The American Civil Liberties Union is taking a legal strike at the controversial North Carolina law that prohibits same-sex couples from adopting children. According to family law professionals, the lawsuit was filed on behalf of six same-sex couples who reside throughout the state of North Carolina. Each couple has at least one child.
The suit claims that the law violates the fundamental rights of children and parents.
Advocates with the ACLU say same-sex couples deserve the same parental rights as heterosexual pairs. Furthermore, the children need the protection that comes along with having two parents, especially if they are legally recognized.
North Carolina is a state that has unilaterally rejected bids by gay and lesbian advocates to enact same-sex marriage. In fact, the ban on same-sex marriage was made into a state constitutional amendment due to a vote held in May. The state law also bars same-sex couples from adopting children.
Instead, same-sex couples may only gain parental rights if they petition the court for the legal parent to surrender all rights to the child. That step is not required for heterosexual step-parents, according to gay and lesbian activists. Furthermore, single people are permitted to adopt regardless of their sexual orientation.
The lawsuit says that children could lose important social and financial protections by not being adopted by their same-sex parent. For example, health insurance benefits, disability payments, veterans' benefits and other government-sponsored payouts are not available to children of same-sex parents in North Carolina. Additionally, the future becomes uncertain for the child whose biological parent dies. If that child has not been adopted by the same-sex spouse, foster homes and state custody may await.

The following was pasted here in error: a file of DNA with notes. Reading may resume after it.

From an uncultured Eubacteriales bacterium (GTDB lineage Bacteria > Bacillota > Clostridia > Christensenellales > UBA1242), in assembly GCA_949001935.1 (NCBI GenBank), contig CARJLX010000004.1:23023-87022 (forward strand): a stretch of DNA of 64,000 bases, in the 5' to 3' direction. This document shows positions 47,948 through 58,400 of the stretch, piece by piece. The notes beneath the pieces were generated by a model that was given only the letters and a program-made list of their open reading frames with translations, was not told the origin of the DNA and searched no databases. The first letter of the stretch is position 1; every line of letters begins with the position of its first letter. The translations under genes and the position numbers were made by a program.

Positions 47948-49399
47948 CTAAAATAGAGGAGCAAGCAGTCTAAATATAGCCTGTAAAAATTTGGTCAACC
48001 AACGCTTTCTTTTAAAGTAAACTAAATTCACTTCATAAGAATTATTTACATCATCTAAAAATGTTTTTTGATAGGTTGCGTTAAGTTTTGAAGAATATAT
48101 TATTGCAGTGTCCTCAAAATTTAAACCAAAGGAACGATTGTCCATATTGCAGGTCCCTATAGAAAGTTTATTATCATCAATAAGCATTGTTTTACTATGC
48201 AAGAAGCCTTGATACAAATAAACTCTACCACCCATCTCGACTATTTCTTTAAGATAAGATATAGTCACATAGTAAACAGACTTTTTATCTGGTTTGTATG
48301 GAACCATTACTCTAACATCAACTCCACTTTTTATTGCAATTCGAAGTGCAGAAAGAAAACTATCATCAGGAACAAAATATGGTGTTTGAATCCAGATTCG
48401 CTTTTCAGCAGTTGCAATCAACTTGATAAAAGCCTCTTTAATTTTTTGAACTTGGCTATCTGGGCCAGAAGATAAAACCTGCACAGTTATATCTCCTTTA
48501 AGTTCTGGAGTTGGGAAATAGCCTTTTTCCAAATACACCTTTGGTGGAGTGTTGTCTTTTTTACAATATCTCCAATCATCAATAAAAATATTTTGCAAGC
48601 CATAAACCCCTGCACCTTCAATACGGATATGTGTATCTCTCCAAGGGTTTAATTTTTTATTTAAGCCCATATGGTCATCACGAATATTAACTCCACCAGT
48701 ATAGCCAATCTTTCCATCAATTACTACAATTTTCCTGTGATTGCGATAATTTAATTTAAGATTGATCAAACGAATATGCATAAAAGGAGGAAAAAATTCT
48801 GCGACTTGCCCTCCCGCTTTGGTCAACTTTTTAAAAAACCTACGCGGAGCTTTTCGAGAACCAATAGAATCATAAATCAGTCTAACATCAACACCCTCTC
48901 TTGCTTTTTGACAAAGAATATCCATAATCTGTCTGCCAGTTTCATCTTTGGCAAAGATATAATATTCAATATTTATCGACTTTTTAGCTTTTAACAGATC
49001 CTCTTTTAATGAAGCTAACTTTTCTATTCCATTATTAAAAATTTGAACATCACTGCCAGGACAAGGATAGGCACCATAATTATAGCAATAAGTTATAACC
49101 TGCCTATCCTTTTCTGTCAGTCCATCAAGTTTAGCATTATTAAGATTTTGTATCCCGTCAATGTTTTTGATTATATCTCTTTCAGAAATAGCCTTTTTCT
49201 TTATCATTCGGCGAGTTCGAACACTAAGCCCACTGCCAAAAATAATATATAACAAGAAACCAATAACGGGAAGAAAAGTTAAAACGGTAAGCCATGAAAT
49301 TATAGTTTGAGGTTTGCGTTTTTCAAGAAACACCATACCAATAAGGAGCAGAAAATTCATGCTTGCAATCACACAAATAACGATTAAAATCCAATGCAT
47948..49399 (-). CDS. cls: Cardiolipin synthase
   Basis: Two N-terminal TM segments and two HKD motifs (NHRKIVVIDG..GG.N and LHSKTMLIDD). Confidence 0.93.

Plaintiffs in the case say they look forward to seeing the day that all North Carolina residents are treated equally under the law. Most of the plaintiffs have undertaken this cause on behalf of the other same-sex couples in the state who may be afraid to speak out.
Family law can span a wide gamut of issues, from divorce to child custody. When children are involved, a lot of the issues, including child support and property division, are affected by the needs of the children. No matter the circumstance of the family, it is the court's duty to make the child's best interests a priority when making final decisions.
Source: News Observer, "ACLU lawsuit challenges NC ban on adoption by same-sex couples," Craig Jarvis, June 14, 2012